Sono mancata per un po’. Maggio e giugno, immancabilmente, sono mesi folli.
Certe punte di visitatori al blog, in questi giorni in cui non ho scritto, però, non me li so spiegare. Non mi pare che sia un buon segno che tanta gente venga qui quando non scrivo, o forse è un’indicazione chiara di cui dovrei tenere conto.
Non che sia un cruccio che mi tiene sveglia la notte, mi sembra chiaro che non scrivo per la gloria. Ma un’occasione per un nuovo post me la dà il mio nuovo articolo che trova spazio tra gli altri nel sito di PRé , e nella newsletter di giugno . L’argomento è la tendenza recente all’armonizzazione dei parametri della sostenibilità, da tanto agognata. E’ un passo necessario, che permetterà di usare unità di misura concordate, fare maggiori confronti, accordarsi più facilmente. Ma ho voluto guardare anche a quello che può essere il rovescio della medaglia. Coloro che guidano questi percorsi, aziende soprattutto, sono esclusivamente spinti da un’idea di bene comune o c’è anche il desiderio di influire sulle regole del gioco? C’è forse il pericolo che pochi decidano e che gli altri debbano adeguarsi? E ancora, visto che l’armonizzazione non può occuparsi dei dettagli, c’è forse il pericolo che tanti dettagli tutti assieme influiscano sul risultato finale tanto da renderlo meno significativo? La ricerca, al contrario, è proprio guidata dallo desiderio di analizzare questi dettagli, cercare le eccezioni, scappare da ciò che uniforma e appiattisce. Come combinare queste due esigenze?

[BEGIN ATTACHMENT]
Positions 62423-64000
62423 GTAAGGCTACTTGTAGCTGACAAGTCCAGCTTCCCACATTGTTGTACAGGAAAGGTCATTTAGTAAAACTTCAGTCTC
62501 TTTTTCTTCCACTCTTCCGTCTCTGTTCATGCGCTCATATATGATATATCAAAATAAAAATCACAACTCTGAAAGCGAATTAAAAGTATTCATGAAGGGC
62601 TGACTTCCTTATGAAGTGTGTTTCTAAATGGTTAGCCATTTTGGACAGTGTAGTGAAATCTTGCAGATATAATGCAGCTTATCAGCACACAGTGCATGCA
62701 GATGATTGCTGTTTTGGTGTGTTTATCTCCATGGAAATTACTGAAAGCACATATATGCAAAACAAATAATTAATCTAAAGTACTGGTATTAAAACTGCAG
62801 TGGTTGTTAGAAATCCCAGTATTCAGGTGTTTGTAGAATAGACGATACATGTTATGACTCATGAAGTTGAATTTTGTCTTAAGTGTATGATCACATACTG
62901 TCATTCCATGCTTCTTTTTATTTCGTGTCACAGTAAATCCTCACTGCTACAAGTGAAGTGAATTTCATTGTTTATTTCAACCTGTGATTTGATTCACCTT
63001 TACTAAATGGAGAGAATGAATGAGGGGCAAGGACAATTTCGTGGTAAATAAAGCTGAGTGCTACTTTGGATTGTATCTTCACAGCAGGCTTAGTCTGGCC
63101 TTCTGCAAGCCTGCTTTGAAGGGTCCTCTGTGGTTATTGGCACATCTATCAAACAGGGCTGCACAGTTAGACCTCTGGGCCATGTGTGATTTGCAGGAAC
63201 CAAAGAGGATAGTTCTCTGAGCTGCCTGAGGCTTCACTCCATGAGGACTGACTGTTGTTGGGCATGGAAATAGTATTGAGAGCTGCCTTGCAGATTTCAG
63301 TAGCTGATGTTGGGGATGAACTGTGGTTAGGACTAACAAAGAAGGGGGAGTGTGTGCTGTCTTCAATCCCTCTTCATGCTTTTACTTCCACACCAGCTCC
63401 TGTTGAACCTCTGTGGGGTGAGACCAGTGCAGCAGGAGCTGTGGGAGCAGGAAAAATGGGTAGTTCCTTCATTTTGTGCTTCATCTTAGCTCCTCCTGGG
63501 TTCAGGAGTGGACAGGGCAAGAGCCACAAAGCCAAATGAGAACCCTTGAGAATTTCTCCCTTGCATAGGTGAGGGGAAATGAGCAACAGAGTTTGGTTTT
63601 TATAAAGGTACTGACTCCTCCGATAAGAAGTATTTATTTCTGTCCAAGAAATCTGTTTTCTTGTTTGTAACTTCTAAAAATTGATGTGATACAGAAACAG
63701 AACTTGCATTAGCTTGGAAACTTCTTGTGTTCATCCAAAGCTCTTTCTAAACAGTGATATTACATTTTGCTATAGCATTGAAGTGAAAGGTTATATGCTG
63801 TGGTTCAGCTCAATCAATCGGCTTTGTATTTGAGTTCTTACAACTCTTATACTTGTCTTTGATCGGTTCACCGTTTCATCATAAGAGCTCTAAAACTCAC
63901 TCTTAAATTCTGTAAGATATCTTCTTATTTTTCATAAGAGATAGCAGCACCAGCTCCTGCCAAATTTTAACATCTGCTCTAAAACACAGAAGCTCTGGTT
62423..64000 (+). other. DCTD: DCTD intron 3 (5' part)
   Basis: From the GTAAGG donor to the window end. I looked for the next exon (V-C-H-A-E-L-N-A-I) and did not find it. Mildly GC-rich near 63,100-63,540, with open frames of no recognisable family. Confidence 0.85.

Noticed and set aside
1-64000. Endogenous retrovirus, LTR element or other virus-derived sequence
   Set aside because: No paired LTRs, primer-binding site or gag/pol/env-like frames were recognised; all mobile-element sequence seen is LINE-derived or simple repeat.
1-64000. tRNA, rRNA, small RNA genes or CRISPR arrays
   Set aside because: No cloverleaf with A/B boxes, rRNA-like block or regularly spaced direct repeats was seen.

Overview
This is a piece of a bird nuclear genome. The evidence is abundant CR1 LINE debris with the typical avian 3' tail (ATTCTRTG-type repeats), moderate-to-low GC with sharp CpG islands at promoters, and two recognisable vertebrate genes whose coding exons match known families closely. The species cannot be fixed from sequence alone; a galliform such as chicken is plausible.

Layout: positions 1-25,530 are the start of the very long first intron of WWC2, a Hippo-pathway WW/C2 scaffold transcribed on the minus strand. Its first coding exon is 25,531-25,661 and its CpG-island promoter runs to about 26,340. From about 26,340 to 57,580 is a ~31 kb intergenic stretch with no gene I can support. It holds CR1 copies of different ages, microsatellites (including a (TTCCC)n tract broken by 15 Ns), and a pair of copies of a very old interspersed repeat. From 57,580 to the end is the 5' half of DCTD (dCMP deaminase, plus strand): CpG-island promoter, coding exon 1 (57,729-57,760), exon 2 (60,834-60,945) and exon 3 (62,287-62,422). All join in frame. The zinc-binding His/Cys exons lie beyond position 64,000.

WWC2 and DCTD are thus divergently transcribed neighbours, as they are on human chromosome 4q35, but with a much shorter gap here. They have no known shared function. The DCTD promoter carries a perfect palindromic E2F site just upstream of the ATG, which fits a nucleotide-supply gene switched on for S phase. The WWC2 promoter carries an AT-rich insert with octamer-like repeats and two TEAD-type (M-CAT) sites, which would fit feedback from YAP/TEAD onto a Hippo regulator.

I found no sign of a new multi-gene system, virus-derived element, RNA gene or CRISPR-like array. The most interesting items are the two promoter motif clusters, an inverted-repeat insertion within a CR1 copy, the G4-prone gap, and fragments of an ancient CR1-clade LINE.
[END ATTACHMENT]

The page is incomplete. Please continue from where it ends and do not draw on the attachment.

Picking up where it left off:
The Modern Knights of the Round Table
Tick tock, tick tock, as resources are diminishing, time is ticking away for companies. Those more alert are already actively thinking about how they will survive, and possibly prosper, 20 or even 50 years from now. Let’s hope that the modern “knights” of our round tables will dare the challenge.
By Beatrice Bortolozzo
Increasing efficiency, improving resource management, and using renewable energy are the basic bricks of sustainability, this is nothing new. But these steps alone are not enough anymore. Sustainability must be pursued (though never completely attained) along the whole supply chain, as every bit contributes to the impact of a product or service throughout its life cycle.
Along with the sustainability evolution taking place, as many companies slowly adopt strategies to lower their environmental impact, there is a revolution beginning. This sea change is being championed by fewer companies who are adopting a totally new business model. They are undertaking a significant switch, from the simple reduction of the impact of their products to their very dematerialization. Instead these companies are focusing on delivering a service fulfilling the same needs as their product, but with the elimination of waste and its use as a valuable resource. This approach empowers all of the actors along the supply chain to also take part in the revolution.